I think this becomes a personal decision, and requires management support of your work quality and ethic regardless of the length of hours as long as appropriate coverage is met. I was proud of Sandberg for broaching the topic. If we were in Europe we wouldn’t be having this conversation, but then again Europe isn’t exactly blowing the world away in technology productivity or innovation these days either.

  7. Anonymous
    November 21, 2012

    I think for those working in the healthcare industry, it indeed hard to leave work by that time. I mean there can no fixed working schedules.

  8. Dalton
    February 17, 2013

    I try to make it a point to leave the office on time everyday. Try, being the keyword. Fortunately, I have the option of going in later, or leaving earlier, however I am always connected.

  9. NoHorseInThisRace
    February 19, 2013

    I’m on the sales side supporting healthcare organizations and thus healthcare IT professionals. I can attest that in many cases there is little “balance” in the work-life equation.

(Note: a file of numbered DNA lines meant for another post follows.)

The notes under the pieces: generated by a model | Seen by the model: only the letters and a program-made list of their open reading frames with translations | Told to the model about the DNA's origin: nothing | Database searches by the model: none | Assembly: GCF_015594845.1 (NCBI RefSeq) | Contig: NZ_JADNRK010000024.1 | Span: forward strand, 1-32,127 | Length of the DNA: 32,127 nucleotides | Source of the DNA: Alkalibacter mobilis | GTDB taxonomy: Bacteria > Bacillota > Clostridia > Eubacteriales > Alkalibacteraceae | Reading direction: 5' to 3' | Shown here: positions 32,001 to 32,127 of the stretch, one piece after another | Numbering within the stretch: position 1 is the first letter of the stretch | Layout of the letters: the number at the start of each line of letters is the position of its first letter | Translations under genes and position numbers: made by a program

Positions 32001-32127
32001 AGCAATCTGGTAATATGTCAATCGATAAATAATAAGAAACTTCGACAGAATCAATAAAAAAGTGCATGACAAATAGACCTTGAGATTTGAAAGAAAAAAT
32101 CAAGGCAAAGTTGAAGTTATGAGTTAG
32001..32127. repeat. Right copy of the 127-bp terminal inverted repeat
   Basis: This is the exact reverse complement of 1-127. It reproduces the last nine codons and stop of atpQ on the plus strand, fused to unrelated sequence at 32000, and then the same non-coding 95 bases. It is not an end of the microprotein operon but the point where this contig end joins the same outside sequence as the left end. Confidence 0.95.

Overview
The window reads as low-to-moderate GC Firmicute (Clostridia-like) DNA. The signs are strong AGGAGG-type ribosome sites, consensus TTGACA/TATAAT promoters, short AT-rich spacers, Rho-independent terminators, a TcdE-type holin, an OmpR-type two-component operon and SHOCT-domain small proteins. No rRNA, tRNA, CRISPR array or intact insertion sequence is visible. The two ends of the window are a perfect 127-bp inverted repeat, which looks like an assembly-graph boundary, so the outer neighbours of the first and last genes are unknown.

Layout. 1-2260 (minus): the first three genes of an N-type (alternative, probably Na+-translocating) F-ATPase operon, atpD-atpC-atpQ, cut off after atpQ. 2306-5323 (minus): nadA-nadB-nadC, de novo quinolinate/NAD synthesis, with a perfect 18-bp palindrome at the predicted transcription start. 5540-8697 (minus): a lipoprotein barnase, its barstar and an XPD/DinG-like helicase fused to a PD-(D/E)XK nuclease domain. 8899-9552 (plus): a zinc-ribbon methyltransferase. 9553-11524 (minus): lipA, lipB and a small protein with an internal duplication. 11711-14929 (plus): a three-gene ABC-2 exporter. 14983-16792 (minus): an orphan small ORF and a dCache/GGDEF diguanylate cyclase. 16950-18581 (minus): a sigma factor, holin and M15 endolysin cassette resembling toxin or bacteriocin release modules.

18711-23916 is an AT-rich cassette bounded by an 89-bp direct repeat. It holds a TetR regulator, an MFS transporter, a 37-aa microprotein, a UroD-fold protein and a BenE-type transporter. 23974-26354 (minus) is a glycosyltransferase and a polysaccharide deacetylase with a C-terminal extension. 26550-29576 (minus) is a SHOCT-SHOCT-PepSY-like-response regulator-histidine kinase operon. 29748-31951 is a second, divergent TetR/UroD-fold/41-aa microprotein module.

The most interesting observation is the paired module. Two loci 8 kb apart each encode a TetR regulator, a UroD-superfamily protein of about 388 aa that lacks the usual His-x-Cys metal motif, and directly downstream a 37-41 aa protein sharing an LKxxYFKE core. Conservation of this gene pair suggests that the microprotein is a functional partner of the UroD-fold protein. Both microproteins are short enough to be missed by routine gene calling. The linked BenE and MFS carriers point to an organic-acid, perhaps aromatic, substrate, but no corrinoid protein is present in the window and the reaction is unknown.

My company’s policy is a 7-4 work day, but I choose to make myself available to my customers at all hours. Folks who support healthcare organizations deserve an equal level support. My policy means I’ll likely never have a balance either, but that’s the nature of the industry today and I’ve accepted that.

  10. John Lynn
    February 19, 2013

    I’ve liked the recent discussions that I’ve seen happening that shift away from work life balance to work life integration. When you’re doing something you love, then having work an integral part of your life is not a bad thing. It’s doing something you love.

  11. Kellyn Pot’Vin